Laminate flooring is a relatively new invention which has taken the world of floor surface covering by storm. Versatile, easy to maintain, and reasonably priced, some people consider this a “super material.” However there are a number of drawbacks when it comes to laminate flooring. It is important to understand the good, the bad, and the ugly, before making a final decision about whether to use this material in your home, or commercial properties.
The Benefits of Laminate Flooring
Convenient Packaging: Natural hardwood flooring comes in planks that are 8 or 10 feet in length, and sometimes even longer. By contrast laminate planks that simulate hardwood are sold in convenient 4 foot strips. They are also available in tile form in varying sizes.
Versatility: Today laminate flooring can simulate the look of dozens of different natural hardwood materials. The printing process can also reproduce the appearance of a variety of natural stone, and ceramic flooring materials. With EIR embossed in register texturing they are even able to somewhat reproduce the surface texture of these natural materials.
Cleaning: The wear layer of a laminate floor protects the material from stains and some spills making cleaning and maintenance relatively easy. Typically the only regular requirement is sweeping or vacuuming of the floor to remove grit and dirt which can slowly erode the floors wear layer over time.
Installation: The installation of a laminate click together floor is one of the easiest to do. New innovations in the manufacture of this material have made it so you do not even need to use adhesive. Roll down a sheet of underlayment material, snap the planks or tiles of the floor into one another. An entire room can usually be finished in just a day or two.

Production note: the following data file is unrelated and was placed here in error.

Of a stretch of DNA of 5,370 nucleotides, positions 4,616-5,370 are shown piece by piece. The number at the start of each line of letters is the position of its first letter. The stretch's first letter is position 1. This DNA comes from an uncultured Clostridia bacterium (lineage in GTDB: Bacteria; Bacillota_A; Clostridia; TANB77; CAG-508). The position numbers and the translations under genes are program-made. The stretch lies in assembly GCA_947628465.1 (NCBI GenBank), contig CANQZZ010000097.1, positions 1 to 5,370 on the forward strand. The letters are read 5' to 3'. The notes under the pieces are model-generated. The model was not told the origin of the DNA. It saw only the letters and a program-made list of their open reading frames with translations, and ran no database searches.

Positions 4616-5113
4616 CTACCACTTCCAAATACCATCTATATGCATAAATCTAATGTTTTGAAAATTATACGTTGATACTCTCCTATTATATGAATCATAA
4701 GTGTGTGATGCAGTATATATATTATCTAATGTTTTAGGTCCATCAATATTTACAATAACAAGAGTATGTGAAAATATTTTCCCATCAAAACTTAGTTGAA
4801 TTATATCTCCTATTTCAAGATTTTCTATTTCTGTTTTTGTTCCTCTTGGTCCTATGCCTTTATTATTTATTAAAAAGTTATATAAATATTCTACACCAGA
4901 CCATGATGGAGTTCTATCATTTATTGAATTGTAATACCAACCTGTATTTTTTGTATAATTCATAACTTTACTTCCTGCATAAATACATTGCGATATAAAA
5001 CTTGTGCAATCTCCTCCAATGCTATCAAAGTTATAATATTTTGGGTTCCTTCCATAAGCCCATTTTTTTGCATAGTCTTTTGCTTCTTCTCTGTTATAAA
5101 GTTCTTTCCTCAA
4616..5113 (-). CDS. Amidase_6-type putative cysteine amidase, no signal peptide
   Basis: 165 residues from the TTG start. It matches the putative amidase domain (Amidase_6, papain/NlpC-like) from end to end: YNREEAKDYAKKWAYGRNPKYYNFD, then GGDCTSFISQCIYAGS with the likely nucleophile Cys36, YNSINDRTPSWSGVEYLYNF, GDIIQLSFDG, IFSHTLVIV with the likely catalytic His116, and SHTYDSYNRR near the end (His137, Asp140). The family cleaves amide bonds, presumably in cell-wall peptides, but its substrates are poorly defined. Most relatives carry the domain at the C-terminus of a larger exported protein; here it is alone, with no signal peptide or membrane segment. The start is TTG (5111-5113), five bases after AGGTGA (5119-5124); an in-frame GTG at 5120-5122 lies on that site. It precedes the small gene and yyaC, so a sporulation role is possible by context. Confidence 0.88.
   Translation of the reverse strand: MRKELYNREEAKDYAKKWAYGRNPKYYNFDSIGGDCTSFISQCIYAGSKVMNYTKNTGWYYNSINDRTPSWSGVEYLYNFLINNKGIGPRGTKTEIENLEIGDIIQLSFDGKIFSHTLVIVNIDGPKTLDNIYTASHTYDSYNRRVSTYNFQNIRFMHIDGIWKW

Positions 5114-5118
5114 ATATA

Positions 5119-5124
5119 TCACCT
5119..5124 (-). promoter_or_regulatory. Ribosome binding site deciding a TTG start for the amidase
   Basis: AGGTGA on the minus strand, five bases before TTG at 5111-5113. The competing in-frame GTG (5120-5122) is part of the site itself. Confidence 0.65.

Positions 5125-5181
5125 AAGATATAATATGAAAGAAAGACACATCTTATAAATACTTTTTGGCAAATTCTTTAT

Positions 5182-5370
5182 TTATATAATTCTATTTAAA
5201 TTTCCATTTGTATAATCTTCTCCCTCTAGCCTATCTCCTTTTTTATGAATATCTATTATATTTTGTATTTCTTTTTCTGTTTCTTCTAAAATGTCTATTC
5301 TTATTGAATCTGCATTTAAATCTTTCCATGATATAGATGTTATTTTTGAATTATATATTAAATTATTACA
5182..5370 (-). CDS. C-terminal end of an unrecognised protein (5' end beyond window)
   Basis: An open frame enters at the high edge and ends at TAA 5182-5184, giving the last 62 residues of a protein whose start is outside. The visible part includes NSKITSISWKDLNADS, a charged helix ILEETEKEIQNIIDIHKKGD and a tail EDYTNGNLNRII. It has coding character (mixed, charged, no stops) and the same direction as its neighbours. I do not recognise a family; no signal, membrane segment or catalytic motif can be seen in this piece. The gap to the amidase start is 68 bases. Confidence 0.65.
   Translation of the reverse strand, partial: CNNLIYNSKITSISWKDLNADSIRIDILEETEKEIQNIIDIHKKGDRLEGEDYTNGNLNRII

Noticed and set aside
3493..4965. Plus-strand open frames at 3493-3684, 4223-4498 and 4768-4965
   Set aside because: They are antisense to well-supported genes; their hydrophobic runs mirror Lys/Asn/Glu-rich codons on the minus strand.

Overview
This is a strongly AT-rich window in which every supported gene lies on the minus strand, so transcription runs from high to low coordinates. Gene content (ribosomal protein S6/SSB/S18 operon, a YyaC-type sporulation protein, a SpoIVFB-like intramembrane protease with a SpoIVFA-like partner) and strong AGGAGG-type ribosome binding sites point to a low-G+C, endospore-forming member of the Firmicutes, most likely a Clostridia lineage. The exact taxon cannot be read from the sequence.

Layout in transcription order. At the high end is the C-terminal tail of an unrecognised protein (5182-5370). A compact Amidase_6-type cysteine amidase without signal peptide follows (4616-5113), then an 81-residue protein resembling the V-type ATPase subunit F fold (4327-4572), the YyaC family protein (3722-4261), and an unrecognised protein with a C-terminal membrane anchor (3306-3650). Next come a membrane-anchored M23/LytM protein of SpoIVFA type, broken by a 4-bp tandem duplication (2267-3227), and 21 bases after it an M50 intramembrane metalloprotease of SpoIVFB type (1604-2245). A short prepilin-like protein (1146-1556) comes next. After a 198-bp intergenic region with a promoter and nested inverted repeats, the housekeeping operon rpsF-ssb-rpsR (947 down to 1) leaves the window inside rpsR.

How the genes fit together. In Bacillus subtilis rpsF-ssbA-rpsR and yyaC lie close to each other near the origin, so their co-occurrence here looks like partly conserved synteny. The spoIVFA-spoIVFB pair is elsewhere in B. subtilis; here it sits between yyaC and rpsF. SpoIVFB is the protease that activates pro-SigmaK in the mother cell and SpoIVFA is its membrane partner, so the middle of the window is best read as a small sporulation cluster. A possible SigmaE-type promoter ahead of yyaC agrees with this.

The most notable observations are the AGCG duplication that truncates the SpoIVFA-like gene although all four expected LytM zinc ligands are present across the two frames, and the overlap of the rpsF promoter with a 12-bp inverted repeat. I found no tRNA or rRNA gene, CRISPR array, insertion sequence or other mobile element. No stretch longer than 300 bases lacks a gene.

Goes Anywhere: With the exception of carpet, laminate flooring can be installed over almost any existing floor in the home. As long as a moisture barrier is in place and water prevention measures are taken it can also be installed at any grade. This removes the hassle and expense of having to remove old flooring installations before installing new laminate materials.
The Elements: Laminate flooring is resistant to many of the outdoor agents that can discolor other flooring materials. The wear layer protects it from stains and smudges due to dirt and mud making it a great material for hallways and entryways. It also resists fading from UV light exposure making it popular in sun rooms.
Health: Laminate flooring is naturally resistant to the growth of mold and bacteria. It can also be treated with special allergen resistant and anti-bacterial coatings to make them even safer.
Expansion: The nature of the installation process means that the flooring material is not adhered directly to the subfloor. Rather all of the pieces of the floor are interlocked, or adhered one to another. That means that the material can expand, or contract, due to changes in pressure and temperature, without buckling and snapping against the subfloor.
Acclimation: Hardwood needs to sit in an environment for 3-6 weeks so that it can acclimate to the temperature and pressure of the area. Laminates can be installed in as little as 36 hours.